I've reset all the breakers and still no juice. The advice given to others about electrical problems has been good. Hoping to get some help as well!


Steve B


November 14, 20040 found this helpful

More then likely, a conductor (wire) has come loose in a junction box, most probably in attic. Another possibility if you have another working outlet (not refrig.) in the kitchen, is that a wire going downstream from it has come loose. You may want to check that first before crawling into attic. If you have no electrical experience, its best to find someone experienced to do it. Unless it turns out to be a nail through the wire behind a wall, it should take less then half an hour to fix.


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November 15, 20040 found this helpful

You could check each fuse is seated correctly - I had this problem and just needed to push one in slightly so it made the correct contact. Otherwise get an electrician - there's no second chance if you make a mistake - electricity can kill. As your condo is new is there any way you can find out who the original contractor was - you may have some redress.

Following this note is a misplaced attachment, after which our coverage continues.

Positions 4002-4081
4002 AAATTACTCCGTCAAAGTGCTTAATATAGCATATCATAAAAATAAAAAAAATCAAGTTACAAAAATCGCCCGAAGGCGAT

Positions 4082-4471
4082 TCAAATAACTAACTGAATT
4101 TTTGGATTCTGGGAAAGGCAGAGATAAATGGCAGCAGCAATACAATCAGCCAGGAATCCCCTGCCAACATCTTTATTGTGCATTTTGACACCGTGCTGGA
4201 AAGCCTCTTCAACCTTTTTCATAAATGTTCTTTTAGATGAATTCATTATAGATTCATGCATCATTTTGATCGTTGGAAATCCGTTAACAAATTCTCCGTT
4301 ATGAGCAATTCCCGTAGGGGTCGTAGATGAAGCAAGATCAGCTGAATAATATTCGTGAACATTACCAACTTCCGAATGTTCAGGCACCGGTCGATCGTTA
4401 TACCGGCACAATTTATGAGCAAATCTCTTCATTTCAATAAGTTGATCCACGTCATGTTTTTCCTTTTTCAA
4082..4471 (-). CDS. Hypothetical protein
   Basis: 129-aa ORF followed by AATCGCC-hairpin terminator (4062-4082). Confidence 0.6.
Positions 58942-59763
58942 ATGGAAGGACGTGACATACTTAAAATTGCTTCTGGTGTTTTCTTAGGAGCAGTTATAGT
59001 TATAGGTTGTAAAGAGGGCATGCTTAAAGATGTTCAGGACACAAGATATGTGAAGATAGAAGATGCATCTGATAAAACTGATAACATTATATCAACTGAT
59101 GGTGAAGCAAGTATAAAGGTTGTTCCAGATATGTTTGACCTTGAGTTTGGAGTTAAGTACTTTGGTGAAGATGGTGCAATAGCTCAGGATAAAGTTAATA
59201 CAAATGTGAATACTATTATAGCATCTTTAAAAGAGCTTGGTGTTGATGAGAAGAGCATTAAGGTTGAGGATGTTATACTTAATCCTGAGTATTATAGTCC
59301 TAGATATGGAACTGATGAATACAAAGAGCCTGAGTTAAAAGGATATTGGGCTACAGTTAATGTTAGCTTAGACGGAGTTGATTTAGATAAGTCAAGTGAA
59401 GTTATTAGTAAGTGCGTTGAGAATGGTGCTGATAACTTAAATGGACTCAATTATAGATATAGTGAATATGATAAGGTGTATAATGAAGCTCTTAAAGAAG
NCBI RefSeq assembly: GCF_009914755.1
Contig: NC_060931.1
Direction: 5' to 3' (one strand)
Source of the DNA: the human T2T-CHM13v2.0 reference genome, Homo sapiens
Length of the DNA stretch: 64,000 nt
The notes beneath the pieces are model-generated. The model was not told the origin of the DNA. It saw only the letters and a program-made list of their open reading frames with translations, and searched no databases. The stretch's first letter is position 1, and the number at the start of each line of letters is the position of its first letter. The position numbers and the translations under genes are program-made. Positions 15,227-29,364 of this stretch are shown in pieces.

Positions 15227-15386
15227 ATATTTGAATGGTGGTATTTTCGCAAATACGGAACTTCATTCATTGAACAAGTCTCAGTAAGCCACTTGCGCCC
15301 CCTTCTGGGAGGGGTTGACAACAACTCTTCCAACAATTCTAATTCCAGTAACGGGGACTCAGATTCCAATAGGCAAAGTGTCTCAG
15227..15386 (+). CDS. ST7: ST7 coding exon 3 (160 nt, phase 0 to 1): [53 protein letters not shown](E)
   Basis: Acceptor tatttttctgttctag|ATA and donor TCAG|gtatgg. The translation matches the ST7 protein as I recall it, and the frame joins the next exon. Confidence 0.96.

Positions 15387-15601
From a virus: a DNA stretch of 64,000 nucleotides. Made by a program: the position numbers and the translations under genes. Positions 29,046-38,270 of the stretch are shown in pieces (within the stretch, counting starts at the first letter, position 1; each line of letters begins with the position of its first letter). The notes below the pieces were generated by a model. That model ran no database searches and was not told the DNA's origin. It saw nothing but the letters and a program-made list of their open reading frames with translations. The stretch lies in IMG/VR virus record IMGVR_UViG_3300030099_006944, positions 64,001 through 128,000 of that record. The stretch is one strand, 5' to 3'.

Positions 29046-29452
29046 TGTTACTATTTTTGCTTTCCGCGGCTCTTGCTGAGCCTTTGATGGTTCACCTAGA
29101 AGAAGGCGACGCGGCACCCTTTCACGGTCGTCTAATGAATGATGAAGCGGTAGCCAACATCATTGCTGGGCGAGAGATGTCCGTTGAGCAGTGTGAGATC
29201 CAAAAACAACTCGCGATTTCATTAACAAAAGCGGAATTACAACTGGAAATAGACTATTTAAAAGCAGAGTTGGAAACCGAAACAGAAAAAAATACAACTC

By jeanie (Guest Post)
November 15, 20040 found this helpful

THis recently happened to me, also. The plug was a GFCI and resetting it did not I purchased a new one, had it installed and all is well.

November 23, 20040 found this helpful

I had this problem inside and outside and called an electrician. It turned out that mice were the problem inside, and bees were the problem outside.

By walton electric (Guest Post)
November 29, 20040 found this helpful